Childcare Costs with a PhD

posted
19-Jun-14, 10:20
edited about 27 seconds later
by jayrdi
Avatar for jayrdi
posted about 5 years ago
Hi all,

I've applied for a PhD and have a son who is currently 7 months old. As with most things a major issue as to whether I will choose to do this PhD or get a job depends on money (I would much rather do the PhD!).

I live with my girlfriend who will be working full-time for around £28,000, and I will be getting around £13,500 non-taxable per year. If this combined income were as a result of my having a 'proper' (by which I mean taxable) job then I'm sure we would be eligible for support. As it's not I don't think that we will get any support which means paying around £8000 per year I think, just for childcare. This doesn't seem fair.

Does anyone know of any support offered for PhD students with children?

Thank you for your help,

John
posted
19-Jun-14, 10:45
edited about 16 seconds later
by wowzers
Avatar for wowzers
posted about 5 years ago
Hi. I am afraid there isn't really specific funding for childcare for PhD students and it would have to be whatever ad hoc provisions each institution may have, if they have any! It might be they have an on site nursery that might be slightly cheaper than other private nursery, I know my uni has a nursery. I personally found child minders cheaper than private nursery and they can be more flexible. You may find (like I did) that you don't spend every day at uni and do part time childcare and then work some evenings/weekend. Your stipend if not attached to a teaching post is not taxable so you don't declare as earnings so check if on your partners earnings you are entitled to some child tax credits (you won't get the childcare part of the child tax credits because you are a student and not working). If you work you can try and claim some childcare tax credits but it's not much. You may find, like I did, that you are better off on a studentship than working! Working put us over the limit to get much help childcare wise and basically I worked full time for £500 a month after I'd paid the childcare so I could go to work! Good luck and congratulations on baby.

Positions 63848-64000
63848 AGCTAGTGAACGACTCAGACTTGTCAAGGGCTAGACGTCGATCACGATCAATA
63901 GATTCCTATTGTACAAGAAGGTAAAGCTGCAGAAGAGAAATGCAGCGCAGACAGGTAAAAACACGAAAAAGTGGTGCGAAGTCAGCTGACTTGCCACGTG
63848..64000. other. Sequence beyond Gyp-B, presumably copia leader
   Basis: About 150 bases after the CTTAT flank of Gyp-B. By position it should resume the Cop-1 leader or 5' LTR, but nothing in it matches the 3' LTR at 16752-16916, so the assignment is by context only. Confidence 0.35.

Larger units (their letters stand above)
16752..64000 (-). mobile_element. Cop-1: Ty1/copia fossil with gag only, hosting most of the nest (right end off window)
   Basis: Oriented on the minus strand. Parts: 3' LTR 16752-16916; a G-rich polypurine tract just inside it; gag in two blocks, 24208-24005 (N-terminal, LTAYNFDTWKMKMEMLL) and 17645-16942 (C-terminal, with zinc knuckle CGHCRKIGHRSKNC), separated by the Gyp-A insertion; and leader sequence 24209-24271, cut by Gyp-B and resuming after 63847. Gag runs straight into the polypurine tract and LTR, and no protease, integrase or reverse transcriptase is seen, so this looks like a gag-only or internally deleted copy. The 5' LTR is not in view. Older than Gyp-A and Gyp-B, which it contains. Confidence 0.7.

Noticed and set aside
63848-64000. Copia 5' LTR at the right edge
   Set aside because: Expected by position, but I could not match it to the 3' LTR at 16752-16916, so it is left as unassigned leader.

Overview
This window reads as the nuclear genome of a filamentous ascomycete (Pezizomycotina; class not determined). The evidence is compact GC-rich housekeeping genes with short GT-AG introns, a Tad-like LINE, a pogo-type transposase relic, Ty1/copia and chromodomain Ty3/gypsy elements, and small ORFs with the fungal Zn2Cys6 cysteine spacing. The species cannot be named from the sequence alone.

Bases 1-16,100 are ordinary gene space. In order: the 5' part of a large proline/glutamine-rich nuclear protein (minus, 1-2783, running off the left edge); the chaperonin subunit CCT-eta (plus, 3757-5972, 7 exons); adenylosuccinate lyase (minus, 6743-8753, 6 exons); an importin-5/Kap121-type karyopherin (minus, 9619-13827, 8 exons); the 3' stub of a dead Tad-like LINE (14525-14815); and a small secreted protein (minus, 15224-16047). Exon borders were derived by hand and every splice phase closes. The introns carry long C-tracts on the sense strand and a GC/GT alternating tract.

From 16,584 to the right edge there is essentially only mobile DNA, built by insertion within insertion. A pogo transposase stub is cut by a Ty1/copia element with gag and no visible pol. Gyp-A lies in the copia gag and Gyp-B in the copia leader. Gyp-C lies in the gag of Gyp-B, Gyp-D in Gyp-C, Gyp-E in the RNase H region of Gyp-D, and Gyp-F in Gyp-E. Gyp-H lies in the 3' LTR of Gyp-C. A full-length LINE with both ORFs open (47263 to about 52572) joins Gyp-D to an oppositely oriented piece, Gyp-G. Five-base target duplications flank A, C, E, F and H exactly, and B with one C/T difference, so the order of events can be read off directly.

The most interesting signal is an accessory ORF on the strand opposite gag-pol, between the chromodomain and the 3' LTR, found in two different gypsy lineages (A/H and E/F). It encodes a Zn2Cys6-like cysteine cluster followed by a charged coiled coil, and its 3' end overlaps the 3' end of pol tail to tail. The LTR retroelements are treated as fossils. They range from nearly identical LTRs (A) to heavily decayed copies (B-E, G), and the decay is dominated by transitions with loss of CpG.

posted
19-Jun-14, 16:03
edited about 36 seconds later
by marasp
Avatar for marasp
posted about 5 years ago
Congratulations on becoming a parent and doing a PhD at the same time. As I have previously mentioned, academia is not child-friendly. A cheap nursery or a baby sitter might solve the problem. I was raised by various babysitters (my dad was an academic and my mum was working full time), and I had a great childhood.
posted
20-Jun-14, 09:18
by jayrdi
Avatar for jayrdi
posted about 5 years ago
Thanks for your replies. Going from what you've said and further research online this unfortunately looks as though I won't be able to afford to do the PhD. This is a shame because I was really looking forward to it. I would've expected the government/educational institutions to offer support to any students with children whether it's undergrad, Masters or postgrad. Surely they should be trying to get as many people as possible educated to as high a level as possible. Don't think I'll be able to get a job in this area without the PhD so will have to have an entire rethink about what I want to do :(
posted
20-Jun-14, 09:28
by wowzers
Avatar for wowzers
posted about 5 years ago